And?   Don't forget the rest:   The pilot acknowledged that instruction (which normally means the pilot fully understood it), gave his plan, and the controller then replied, "As long as you go around our airspace, that'll be fine."  When the pilot came back with a "You mean I can't even come into your class C?" the controller countered, "Circumnavigate around Lake Jessup and east of the river, will be fine, at or below 500 feet."

Now, could the controller have been more clear had he used better phraseology, as in "Remain clear of class C?"  Sure, but there was no evidence in the clip that your pilot buddy was confused about what the controller needed, and the excess banter between the two of them presented a clear picture (at least to this low-time 1,200 hr pilot) of the requirement.

Furthermore, upon listening to this another time, it is apparent to me that your buddy was attempting to cut the corner back to the north well early of where the controller wanted him, as evidenced by the continual request by the controller to push him further east.  In looking at the sectional chart, you will see that all but the eastern-most sliver of the lake is inside the class C inner ring and your buddy kept stating that he was over the water, which implies that he was well inside class C even though the controller stated, "as long as you go around our airspace, you'll be fine."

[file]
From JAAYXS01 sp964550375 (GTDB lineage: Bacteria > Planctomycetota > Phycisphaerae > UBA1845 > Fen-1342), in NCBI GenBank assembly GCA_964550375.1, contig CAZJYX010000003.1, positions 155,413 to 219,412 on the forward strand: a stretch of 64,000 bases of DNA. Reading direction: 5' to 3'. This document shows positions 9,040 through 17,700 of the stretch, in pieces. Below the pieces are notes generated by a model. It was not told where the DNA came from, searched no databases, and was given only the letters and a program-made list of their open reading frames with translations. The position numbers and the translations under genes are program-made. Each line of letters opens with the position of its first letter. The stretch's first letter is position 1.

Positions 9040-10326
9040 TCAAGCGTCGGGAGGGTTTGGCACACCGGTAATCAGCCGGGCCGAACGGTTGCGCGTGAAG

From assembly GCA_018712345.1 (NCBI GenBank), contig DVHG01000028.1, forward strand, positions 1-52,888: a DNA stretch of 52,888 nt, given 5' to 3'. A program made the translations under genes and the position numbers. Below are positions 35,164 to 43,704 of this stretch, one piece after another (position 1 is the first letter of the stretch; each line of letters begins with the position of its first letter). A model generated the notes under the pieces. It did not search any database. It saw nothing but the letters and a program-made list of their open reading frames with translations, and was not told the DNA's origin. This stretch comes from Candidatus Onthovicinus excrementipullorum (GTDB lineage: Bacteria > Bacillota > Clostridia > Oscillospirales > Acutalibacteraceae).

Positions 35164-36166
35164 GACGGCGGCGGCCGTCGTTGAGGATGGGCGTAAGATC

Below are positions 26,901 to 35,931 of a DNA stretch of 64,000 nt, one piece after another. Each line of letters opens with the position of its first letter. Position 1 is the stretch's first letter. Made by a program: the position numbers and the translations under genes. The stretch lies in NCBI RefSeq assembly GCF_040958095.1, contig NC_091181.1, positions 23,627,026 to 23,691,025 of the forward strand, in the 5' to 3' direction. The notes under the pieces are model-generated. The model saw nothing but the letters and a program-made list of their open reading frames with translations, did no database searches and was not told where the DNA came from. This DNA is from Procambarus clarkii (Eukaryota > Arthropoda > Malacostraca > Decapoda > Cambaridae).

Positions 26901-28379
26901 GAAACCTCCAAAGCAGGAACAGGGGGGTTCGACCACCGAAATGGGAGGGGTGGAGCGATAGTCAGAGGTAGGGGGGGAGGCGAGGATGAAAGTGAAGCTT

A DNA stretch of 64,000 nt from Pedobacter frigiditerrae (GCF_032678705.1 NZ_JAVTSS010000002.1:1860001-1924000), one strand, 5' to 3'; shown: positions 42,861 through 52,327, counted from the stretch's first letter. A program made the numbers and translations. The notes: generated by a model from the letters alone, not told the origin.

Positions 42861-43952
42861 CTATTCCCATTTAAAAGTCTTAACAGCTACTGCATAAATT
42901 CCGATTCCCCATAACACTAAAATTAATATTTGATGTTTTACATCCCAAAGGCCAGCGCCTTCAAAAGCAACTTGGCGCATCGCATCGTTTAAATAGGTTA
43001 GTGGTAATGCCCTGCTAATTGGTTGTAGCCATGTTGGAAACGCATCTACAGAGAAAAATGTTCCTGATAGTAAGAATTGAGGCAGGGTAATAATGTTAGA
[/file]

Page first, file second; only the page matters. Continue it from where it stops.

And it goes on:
I think my first assesment was correct. You guys are getting all wound up over nothing.

And you are attempting to spin this incident in favor of your friend when clearly mistakes were made by him.   In the end, what was he trying to protect?  A $2.50 fuel savings?   Please.

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Regards, Peter
ATC Feed:  Syracuse (KSYR), NY
Biff
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« Reply #49 on: April 05, 2007, 04:01:35 PM »

I don't know if 'circumnavigate' is approved phraseology (any controllers out there still reading this thread?), but any experienced pilot should know what it means.
Regardless, his instruction to stay "east of the river" was unambiguous. 

I don't think his disregard of the instructions were nearly as big a deal as his attempts to argue over the freq.